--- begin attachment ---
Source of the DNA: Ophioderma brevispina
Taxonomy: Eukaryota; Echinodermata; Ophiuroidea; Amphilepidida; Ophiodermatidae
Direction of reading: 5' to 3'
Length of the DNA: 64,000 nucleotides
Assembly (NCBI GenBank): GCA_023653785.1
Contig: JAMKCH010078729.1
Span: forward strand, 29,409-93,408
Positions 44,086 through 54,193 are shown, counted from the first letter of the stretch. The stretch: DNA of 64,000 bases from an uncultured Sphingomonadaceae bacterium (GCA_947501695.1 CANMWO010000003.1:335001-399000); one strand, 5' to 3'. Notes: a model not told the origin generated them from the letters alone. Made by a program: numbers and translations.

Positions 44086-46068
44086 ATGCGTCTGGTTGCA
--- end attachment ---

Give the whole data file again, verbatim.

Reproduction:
Source of the DNA: Ophioderma brevispina
Taxonomy: Eukaryota; Echinodermata; Ophiuroidea; Amphilepidida; Ophiodermatidae
Direction of reading: 5' to 3'
Length of the DNA: 64,000 nucleotides
Assembly (NCBI GenBank): GCA_023653785.1
Contig: JAMKCH010078729.1
Span: forward strand, 29,409-93,408
Positions 44,086 through 54,193 are shown, counted from the first letter of the stretch. The stretch: DNA of 64,000 bases from an uncultured Sphingomonadaceae bacterium (GCA_947501695.1 CANMWO010000003.1:335001-399000); one strand, 5' to 3'. Notes: a model not told the origin generated them from the letters alone. Made by a program: numbers and translations.

Positions 44086-46068
44086 ATGCGTCTGGTTGCA